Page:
Most Eye Floaters are Harmless, but Here’s When They’re Cause for Concern

February 11th, 2019
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While eye floaters are usually not a danger to your vision, there are instances in which you should consult with a doctor or seek immediate medical attention.

As we age, it’s important to know the difference between the harmless effects of getting older and related conditions that require prompt medical attention. While aging affects various parts of the body differently, it can cause optical phenomena known as eye floaters. Luckily, we have some tips for maintaining eye health as you age.

If you’ve ever looked up at a blue sky or at a blank wall and noticed specks or cobwebs moving across your field of vision, then you’re probably familiar with floaters. These small spots may be a temporary source of frustration, but people often get used to them. Additionally, while some people may be concerned by the appearance of floaters in their vision, they’re harmless in most instances.

However, there are occasions when floaters should be cause for concern and when it’s appropriate to reach out to an eye care specialist. Knowing the difference between these two situations is a must, especially as you get older and if you have other issues with your vision.

What Causes Floaters?

Typically, floaters are caused by the breakdown of the vitreous. The vitreous, a gel-like fluid that makes up most of the eye’s interior and helps give it its shape, contains millions of fibers that are attached to the surface of the retina.

As we get older, the vitreous changes and gradually shrinks. When this happens, the fibers within the vitreous become more prominent, casting shadows on the retina that then seem to appear in front of your eye. Floaters usually settle below the field of vision after a time, but don’t go away completely.

However, there are other potential causes of floaters. Inflammation at the back of the eye, such as posterior uveitis, can cause inflammatory debris to break loose from the point of infection and appear as floaters. The same can happen with bleeding within the eye, with broken blood cells looking like floaters. Certain surgeries and medications can cause floaters to appear, as well, although these are typically temporary side effects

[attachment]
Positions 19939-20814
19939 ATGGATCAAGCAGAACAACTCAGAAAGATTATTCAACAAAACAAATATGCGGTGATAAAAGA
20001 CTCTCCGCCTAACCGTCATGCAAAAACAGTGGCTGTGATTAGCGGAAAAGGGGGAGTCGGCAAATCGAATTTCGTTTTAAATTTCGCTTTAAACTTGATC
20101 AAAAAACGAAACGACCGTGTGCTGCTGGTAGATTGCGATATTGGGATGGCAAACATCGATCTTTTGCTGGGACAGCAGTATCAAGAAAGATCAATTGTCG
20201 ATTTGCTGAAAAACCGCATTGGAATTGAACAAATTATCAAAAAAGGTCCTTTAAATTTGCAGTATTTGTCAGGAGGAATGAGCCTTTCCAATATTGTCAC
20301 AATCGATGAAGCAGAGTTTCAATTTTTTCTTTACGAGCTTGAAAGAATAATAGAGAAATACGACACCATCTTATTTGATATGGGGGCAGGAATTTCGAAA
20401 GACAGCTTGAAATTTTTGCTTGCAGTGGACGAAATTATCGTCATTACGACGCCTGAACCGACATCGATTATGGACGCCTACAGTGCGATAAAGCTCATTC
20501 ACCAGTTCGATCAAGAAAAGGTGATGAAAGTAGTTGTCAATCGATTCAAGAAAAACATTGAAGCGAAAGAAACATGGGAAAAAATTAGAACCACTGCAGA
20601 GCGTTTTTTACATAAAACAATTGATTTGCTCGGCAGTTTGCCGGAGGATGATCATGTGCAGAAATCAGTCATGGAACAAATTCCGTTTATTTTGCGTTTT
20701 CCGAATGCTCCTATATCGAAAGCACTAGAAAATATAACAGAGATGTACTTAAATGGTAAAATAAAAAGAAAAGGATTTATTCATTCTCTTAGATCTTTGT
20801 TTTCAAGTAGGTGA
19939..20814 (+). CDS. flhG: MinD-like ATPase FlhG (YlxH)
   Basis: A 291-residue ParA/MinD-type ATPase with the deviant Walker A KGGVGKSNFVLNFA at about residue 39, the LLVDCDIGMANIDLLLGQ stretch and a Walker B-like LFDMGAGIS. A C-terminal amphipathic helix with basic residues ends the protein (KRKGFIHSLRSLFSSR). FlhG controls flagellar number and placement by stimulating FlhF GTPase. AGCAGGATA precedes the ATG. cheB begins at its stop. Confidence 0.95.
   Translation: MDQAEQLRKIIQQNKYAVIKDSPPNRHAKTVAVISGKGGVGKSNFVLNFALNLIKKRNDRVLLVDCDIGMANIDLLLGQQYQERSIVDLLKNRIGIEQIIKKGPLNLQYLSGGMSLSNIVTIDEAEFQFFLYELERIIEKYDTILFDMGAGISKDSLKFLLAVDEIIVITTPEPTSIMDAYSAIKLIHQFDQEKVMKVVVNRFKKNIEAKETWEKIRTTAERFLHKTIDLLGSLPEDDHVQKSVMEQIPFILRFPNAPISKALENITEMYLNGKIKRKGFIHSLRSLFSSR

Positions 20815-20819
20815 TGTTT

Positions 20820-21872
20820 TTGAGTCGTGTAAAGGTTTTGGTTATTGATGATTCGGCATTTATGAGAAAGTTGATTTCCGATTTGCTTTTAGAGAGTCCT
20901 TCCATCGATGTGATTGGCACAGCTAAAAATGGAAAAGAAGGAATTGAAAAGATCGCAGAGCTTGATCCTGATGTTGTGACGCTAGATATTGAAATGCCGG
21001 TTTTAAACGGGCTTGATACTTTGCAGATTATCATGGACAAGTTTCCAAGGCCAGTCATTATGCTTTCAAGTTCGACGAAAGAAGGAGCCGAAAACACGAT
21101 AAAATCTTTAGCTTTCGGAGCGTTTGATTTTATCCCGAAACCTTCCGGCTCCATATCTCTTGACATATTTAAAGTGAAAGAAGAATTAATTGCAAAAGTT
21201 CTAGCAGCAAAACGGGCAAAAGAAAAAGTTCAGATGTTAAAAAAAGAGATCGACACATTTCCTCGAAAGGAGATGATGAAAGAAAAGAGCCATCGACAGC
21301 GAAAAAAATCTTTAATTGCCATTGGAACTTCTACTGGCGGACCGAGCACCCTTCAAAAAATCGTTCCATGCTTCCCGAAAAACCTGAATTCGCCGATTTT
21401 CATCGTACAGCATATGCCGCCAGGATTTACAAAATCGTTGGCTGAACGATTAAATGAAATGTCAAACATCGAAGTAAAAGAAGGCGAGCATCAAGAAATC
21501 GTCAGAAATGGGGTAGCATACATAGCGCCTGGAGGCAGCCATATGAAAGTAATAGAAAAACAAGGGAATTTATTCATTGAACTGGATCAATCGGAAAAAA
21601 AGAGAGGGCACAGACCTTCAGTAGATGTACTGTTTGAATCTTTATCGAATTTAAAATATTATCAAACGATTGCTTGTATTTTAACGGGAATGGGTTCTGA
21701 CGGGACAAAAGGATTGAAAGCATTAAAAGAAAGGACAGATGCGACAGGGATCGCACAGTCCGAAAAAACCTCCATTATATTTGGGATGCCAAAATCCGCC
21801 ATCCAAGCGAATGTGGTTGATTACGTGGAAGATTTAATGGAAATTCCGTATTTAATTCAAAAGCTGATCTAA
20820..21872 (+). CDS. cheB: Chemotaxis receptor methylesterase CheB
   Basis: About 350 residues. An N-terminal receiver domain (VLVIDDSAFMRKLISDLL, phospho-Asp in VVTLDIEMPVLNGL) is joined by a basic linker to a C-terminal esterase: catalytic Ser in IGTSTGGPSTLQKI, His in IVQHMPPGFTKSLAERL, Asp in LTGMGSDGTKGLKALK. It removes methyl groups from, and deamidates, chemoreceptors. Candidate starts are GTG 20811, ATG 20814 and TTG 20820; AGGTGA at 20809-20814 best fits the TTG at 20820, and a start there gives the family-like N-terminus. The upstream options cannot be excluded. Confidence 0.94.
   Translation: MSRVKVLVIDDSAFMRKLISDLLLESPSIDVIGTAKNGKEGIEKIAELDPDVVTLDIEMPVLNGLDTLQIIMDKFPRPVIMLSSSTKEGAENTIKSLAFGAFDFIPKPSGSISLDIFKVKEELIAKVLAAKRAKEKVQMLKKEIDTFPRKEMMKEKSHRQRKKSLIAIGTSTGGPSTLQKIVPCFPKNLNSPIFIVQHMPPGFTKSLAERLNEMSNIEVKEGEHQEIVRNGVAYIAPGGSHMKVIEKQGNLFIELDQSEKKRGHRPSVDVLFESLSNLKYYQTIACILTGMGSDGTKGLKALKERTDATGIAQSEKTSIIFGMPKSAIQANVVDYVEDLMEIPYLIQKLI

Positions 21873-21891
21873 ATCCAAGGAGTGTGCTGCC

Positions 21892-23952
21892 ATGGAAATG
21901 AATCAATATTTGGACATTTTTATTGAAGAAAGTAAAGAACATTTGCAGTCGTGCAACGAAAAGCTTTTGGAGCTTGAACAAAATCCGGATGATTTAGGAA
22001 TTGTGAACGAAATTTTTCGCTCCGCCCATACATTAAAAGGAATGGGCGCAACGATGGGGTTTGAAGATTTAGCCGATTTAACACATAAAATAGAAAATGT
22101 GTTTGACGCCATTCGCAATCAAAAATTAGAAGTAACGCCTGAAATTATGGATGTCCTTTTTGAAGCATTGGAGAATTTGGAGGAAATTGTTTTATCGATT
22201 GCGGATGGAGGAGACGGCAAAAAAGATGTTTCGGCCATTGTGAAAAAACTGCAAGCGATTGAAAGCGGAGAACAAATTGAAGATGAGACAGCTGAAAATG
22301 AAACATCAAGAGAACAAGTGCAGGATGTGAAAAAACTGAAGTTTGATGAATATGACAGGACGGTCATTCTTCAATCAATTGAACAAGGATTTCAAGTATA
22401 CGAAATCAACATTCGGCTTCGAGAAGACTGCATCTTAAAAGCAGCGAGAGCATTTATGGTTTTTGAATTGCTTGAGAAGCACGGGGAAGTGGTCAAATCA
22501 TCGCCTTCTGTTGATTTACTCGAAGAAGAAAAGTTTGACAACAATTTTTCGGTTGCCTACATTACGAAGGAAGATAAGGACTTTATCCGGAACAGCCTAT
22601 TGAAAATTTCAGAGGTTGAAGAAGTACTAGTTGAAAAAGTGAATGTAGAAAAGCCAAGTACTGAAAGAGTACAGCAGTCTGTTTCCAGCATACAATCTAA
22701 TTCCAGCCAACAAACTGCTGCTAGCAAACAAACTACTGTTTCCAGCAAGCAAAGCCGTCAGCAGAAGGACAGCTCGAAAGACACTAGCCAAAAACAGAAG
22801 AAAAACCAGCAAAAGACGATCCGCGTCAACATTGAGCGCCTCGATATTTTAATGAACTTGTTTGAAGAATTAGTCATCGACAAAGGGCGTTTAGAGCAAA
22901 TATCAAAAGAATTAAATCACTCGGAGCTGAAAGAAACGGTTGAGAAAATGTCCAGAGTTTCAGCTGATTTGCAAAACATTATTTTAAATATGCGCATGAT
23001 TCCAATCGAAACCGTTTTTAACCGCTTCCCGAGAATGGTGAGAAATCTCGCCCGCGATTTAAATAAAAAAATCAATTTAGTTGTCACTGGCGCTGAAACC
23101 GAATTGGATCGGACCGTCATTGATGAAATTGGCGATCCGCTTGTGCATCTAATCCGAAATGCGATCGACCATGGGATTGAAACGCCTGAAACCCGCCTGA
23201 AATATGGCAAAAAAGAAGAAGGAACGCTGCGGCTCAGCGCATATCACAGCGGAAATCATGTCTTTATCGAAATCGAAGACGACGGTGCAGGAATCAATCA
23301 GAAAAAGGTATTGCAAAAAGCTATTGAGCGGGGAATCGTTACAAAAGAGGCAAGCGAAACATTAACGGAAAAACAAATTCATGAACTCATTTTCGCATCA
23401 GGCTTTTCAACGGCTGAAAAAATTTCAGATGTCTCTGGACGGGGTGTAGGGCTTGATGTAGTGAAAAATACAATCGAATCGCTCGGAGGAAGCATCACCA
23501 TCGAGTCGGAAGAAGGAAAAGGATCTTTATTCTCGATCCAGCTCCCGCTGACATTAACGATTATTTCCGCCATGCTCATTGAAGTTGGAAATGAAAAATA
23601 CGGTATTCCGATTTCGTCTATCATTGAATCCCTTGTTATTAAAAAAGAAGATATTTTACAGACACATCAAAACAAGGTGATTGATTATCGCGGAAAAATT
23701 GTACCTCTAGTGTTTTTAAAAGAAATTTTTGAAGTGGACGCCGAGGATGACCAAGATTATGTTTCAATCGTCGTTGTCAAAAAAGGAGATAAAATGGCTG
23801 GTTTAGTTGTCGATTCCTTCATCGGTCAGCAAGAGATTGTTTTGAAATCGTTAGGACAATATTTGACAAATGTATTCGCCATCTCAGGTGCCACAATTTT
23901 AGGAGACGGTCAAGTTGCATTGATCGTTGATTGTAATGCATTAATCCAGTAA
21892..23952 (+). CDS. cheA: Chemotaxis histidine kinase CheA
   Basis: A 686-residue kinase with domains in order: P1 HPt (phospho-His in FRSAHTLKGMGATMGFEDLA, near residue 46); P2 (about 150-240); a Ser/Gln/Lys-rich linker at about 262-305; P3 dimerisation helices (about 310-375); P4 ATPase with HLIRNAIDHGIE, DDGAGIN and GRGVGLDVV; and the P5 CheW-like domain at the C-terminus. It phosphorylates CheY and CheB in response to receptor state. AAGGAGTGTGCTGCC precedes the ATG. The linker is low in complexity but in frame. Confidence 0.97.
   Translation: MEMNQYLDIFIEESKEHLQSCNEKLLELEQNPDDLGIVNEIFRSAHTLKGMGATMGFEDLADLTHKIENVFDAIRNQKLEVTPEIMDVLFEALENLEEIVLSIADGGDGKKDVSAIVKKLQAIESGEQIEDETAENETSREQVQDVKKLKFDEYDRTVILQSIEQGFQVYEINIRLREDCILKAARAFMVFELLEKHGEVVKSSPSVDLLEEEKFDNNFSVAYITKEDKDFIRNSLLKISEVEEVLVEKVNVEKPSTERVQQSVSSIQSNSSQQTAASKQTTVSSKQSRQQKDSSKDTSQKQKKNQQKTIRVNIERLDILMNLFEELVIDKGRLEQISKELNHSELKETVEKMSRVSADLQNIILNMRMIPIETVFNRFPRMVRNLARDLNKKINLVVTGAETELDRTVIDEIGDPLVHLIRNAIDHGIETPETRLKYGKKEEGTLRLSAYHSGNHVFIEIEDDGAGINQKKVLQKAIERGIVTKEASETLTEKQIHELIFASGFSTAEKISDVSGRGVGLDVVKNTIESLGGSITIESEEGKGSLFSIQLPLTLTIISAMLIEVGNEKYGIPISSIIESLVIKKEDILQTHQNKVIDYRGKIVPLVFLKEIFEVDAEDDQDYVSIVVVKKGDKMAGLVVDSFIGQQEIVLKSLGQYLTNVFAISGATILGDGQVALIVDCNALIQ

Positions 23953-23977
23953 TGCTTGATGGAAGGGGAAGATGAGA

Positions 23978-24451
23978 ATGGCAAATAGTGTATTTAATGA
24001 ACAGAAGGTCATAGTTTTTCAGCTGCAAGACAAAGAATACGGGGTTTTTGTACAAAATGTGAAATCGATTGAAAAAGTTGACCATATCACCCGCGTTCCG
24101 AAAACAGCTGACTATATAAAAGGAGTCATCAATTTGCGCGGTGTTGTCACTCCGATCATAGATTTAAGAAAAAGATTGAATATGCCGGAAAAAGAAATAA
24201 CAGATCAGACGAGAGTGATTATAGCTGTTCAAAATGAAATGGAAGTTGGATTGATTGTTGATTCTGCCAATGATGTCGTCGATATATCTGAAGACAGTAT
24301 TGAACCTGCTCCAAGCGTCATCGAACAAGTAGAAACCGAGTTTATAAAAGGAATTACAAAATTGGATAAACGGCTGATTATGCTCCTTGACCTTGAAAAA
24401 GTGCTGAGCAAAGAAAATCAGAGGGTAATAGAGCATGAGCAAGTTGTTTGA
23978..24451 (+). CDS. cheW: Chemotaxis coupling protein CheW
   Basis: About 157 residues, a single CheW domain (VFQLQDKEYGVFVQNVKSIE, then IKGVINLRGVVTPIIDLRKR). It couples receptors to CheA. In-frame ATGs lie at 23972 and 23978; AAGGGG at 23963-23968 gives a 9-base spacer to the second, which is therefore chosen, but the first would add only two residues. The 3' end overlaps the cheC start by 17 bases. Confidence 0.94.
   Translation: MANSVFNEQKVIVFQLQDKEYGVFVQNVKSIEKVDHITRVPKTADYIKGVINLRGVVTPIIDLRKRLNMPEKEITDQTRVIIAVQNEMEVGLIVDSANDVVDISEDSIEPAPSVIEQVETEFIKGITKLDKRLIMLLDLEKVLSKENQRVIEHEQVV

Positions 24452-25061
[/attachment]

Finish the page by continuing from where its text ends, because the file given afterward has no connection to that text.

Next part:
How Common are Floaters?

It may be a relief to hear that floaters are very common. Because the vitreous inevitably changes to some degree as we age, most people will experience some kind of optical changes, like floaters, as its fibrous material casts shadows on the retina.

With that said, there are some types of floaters that aren’t as common and that should be cause for concern. For example, a sudden increase in the number of floaters, subsequent deterioration of your peripheral vision, and flashes of light shouldn’t be waved off as common and temporary.   

When Should I See a Doctor?

If you experience any of these symptoms, you should seek medical attention as soon as possible. While it’s possible you have posterior vitreous detachment (PVD), a common condition when the vitreous detaches from the retina that’s not an emergency, there’s also a risk that you’re experiencing retinal detachment. This condition is serious and needs immediate attention so that it doesn’t cause lasting damage and vision loss to your eyes.

If you’re worried about floaters or you’re experiencing a concerning change in the number of floaters you see, reach out to ICON Eyecare today. A consultation is a great way to develop a baseline for the number of floaters in your field of vision, but if it’s an emergency, be sure to schedule an appointment as soon as possible.